Deal signs law that could give firms tax credits for buying alternative vehicles

Businesses that buy alternative fuel vehicles could earn tax credits under a proposal signed into law Friday by Gov. Nathan Deal.

House Bill 348 failed to gain traction last year, but swept through both chambers this year despite opposition from conservatives who viewed it as a giveaway to big business. It was backed by major utilities and corporate giants including UPS, which applauded Friday's bill signing.

The proposal sets a tax credit of up to $20,000 for firms that purchase heavy-duty alternative fuel vehicles, and $12,000 for those purchasing medium-duty alternative fuel vehicles. The credits will be awarded on a first-come, first-serve basis and are limited to $2.5 million each year. It lapses in June 2017.

Deal assigned a panel of executives and lobbyists to vet tax proposals last year to try to control the election-year flood of incentives that typically springs up. This measure wasn't among the two top priorities listed by the panel, though it was included in a broader package recommended for review.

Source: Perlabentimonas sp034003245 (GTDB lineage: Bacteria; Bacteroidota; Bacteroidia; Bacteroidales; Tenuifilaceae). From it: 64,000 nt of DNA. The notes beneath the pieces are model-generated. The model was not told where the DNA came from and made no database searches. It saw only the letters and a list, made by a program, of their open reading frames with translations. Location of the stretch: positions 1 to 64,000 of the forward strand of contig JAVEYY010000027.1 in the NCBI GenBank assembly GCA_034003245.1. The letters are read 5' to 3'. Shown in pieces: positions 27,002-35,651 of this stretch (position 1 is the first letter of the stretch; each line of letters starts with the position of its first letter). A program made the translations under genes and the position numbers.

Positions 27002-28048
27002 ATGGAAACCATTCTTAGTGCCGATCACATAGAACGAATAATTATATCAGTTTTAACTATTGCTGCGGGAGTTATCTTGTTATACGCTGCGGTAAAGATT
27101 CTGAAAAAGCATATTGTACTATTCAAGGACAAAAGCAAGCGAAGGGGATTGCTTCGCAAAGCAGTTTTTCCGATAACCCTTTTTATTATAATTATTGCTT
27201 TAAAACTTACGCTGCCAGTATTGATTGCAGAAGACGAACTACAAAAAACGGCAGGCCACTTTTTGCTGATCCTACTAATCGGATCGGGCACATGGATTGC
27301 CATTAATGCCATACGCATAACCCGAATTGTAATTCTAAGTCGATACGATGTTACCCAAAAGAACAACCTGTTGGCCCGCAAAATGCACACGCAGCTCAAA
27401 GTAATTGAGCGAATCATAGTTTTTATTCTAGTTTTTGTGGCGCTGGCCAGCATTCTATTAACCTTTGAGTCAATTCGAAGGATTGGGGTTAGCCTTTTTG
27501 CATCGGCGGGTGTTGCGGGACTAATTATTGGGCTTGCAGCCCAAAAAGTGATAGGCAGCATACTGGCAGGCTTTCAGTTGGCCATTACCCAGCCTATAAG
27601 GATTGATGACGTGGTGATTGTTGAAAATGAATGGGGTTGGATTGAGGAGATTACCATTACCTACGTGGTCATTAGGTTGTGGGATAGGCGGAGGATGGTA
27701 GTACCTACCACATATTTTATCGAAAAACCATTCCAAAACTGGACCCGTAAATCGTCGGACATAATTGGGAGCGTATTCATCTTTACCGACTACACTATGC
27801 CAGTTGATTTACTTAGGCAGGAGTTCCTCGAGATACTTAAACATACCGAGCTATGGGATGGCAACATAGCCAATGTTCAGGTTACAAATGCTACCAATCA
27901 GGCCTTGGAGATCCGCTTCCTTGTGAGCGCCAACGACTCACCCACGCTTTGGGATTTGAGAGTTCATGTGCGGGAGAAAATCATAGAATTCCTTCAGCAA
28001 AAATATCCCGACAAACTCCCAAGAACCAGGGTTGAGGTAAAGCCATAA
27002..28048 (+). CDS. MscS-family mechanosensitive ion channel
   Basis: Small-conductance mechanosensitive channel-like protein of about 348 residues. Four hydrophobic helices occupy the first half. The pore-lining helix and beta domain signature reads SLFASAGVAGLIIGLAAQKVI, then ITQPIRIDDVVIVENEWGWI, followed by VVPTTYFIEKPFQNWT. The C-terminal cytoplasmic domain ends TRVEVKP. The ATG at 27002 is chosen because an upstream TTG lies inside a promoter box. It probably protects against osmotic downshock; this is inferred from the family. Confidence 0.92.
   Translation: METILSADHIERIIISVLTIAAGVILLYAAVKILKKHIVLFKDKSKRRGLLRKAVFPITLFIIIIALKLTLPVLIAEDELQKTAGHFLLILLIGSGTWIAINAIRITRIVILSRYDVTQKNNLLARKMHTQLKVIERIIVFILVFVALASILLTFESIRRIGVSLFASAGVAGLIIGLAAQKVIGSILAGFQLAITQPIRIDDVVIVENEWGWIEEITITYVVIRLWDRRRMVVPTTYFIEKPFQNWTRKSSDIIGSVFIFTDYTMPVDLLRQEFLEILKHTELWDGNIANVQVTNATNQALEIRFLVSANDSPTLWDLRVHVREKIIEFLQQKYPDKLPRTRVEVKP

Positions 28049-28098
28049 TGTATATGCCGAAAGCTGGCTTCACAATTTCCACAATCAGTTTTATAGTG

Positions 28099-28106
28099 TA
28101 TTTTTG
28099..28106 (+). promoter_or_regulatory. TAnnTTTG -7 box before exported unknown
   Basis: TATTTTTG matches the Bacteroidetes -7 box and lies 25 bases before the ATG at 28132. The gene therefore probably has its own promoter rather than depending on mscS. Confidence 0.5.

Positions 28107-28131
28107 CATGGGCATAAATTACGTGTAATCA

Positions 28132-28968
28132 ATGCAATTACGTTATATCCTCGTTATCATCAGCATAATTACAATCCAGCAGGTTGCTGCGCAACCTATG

“The panel’s input is always important, but sometimes they don’t have the opportunity to review everything that moves,” Deal said in an interview. “But this is one of those that we all recognize that serves a two-fold purpose - it caps credits that we’re giving and it incentives energy efficient vehicles.”

It was the first tax break Deal signed this year, and one of a range of proposals pending Deal’s signature. Lawmakers handed out more than $250 million in tax cuts this year, including incentives for luxury jet-maker Gulfstream, breaks for back-to-school shoppers and boosts for video game developers.

The governor is also reviewing a tax exemption for food banks that he vetoed last year because he said it hadn't been vetted by the panel.

State Rep. Don Parsons, the Marietta Republican who sponsored the alternative fuel legislation, said it could have far-reaching impact.

“This will get us to less usage of foreign oil, less usage of gasoline, less usage of diesel fuel,” he said. “And it will jumpstart a move to alternative energy.”

About the Author